For nearly a decade, Miss Ollie’s has been Oakland’s go-to spot for comforting Afro-Caribbean flavors — for curry goat, pholourie, and herb-infused skillet-fried chicken. This weekend, however, the restaurant is launching a pop-up series that includes several new sets of flavors: jerk Dungeness crab, yes, but also North African tagines and barbecue pulled pork from the American South.
“We’re basically paying homage to the diaspora — taking different flavors and giving them our punch,” chef-owner Sarah Kirnon says.
The pop-up kicks off on Sunday, February 7, and will run Sunday through Tuesday (the days when Miss Ollie’s is normally closed), 3–7 p.m., for the rest of February, in part as a way to celebrate Black History Month.
The series will be called “Sanctuary Presents: A Kindred Pop-Up at Miss Ollie’s” — a name that points to the bigger project that Kirnon announced late last year. As Eater previously reported, Kirnon’s initial plan was to close the popular Swan’s Market restaurant by the end of 2020, transforming the business into a nonprofit called Sanctuary that would focus on providing a platform for Black creators — local and visiting guest chefs, as well as artists and musicians. Instead of a traditional restaurant, Kirnon envisioned a sprawling outdoor event — some hybrid mix of a farmers market, the Carnival celebrations in the Caribbean, and Off the Grid.
That’s still happening, Kirnon says, noting that she and her team have already secured an outdoor location on Mandela Parkway in West Oakland, But the Bay Area has only just come out of lockdown, and looking ahead, Kirnon says she’s cognizant that COVID-19 is going to be around for the better part of the year — and that there still isn’t a clear sense of when people will be comfortable with the kind of outdoor gathering she’s planning.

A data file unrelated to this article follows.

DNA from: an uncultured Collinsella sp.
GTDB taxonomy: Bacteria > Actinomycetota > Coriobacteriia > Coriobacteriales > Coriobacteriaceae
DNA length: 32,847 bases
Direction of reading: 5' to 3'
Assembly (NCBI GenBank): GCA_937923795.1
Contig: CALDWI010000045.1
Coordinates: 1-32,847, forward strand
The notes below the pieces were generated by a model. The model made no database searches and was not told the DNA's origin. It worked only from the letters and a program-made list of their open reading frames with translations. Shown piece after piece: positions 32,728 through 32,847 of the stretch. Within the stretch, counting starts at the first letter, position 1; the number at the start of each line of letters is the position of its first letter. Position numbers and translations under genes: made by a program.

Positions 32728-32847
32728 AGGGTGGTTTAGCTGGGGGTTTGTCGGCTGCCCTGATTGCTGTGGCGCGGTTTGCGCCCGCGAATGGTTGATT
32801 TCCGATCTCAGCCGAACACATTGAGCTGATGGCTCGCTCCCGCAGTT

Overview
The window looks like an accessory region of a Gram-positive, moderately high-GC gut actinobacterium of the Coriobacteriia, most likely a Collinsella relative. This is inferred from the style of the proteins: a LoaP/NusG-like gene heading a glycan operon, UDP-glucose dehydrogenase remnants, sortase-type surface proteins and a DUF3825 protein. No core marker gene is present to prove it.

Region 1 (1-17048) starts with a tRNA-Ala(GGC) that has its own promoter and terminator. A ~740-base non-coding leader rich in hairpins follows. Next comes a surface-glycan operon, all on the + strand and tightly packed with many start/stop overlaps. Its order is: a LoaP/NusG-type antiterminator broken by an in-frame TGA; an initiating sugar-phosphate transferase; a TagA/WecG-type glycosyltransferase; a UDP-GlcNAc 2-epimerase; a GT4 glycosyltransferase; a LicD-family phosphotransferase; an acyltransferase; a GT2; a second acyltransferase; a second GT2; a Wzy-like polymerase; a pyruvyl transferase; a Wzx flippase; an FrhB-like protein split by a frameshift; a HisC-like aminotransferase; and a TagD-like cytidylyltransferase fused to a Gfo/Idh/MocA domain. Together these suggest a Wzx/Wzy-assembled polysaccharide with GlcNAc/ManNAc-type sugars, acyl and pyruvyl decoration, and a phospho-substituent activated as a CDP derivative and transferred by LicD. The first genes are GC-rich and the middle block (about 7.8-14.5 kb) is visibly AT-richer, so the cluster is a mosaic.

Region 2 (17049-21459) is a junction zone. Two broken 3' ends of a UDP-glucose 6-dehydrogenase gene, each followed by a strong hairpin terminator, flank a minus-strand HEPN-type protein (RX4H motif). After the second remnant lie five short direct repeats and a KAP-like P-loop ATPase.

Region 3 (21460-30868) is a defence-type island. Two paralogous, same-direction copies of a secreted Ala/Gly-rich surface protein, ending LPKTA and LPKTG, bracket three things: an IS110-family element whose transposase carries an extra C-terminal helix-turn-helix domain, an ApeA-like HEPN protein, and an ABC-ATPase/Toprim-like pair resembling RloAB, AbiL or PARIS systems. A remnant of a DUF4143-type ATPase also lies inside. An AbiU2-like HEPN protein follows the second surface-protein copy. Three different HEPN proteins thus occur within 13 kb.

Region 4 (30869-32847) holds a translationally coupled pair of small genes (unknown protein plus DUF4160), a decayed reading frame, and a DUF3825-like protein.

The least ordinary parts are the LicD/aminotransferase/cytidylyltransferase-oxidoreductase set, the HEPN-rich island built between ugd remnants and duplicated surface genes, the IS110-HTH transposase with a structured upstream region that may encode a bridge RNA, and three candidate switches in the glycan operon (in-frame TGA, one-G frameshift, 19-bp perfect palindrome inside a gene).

“Having this outdoor pop-up is a commitment to building out,” Kirnon says. “We have to make sure that once we open, we’re not closing every other week.”
The spring or summer months are looking like a more likely target for Sanctuary’s outdoor debut, Kirnon says. In the meantime, she felt like a pop-up series at Miss Ollie’s would be a good way to introduce people to the concept and to her collaborator, Christian Washington, the former Chez Panisse cook who will be running Sanctuary’s food program — “a passing of the baton,” as Kirnon puts it.
Together, the two chefs have developed a menu for the pop-up that Washington describes as “super fun” and “super accessible” in the way it pays homage to the African diaspora. So, the dish that Washington is most excited about is a pulled pork sandwich with homemade barbecue sauce — a dish drawing on their Southern roots that, prior to this, they’d mostly only made for friends at home. They’ll also be making fried catfish and a vegan North African tagine that’s lush with squash, sweet peppers, Romanesco, and turnips.
Kirnon, for her part, will be serving grilled jerk Dungeness crab — fat, sweet specimens, she says — with a side of bammy, the dense Jamaican cassava bread, to sop up all the juices. There will be jarred rum and bourbon cocktails, as well as a few fun extras — Black History Month–themed cookies from a local company called Cultured Cookies, for instance.
The pop-up at Swan’s Market also underscores quite a big piece of news for fans of Kirnon’s cooking: that Miss Ollie’s hasn’t closed after all — and in fact, Kirnon now says she’s hoping she’ll be able to keep the restaurant open for the long haul, despite the financial circumstances which made that prospect seem untenable late last year.
According to Kirnon, what has helped is that the landlord at Swan’s Market, the nonprofit East Bay Asian Local Development Corporation (EBALDC), has been quite vocal about wanting to do whatever it takes to hold onto the restaurant as one of its anchor tenants. As a result, Kirnon says, “the preservation of Miss Ollie’s staying on that corner is one of the topics on the table.”
For now, the restaurant is taking it on a month to month basis, but Kirnon says she’s in talks with EBALDC about a more long-term arrangement — especially as she goes through the application process to turn the business into a 501c nonprofit.
“If there’s a way for it to be financially beneficial for both of us, we’re going to make it happen,” Kirnon says.
The Sanctuary pop-up will run 3–7 p.m. every Sunday, Monday, and Tuesday during the month of February. Pre-ordering is available online.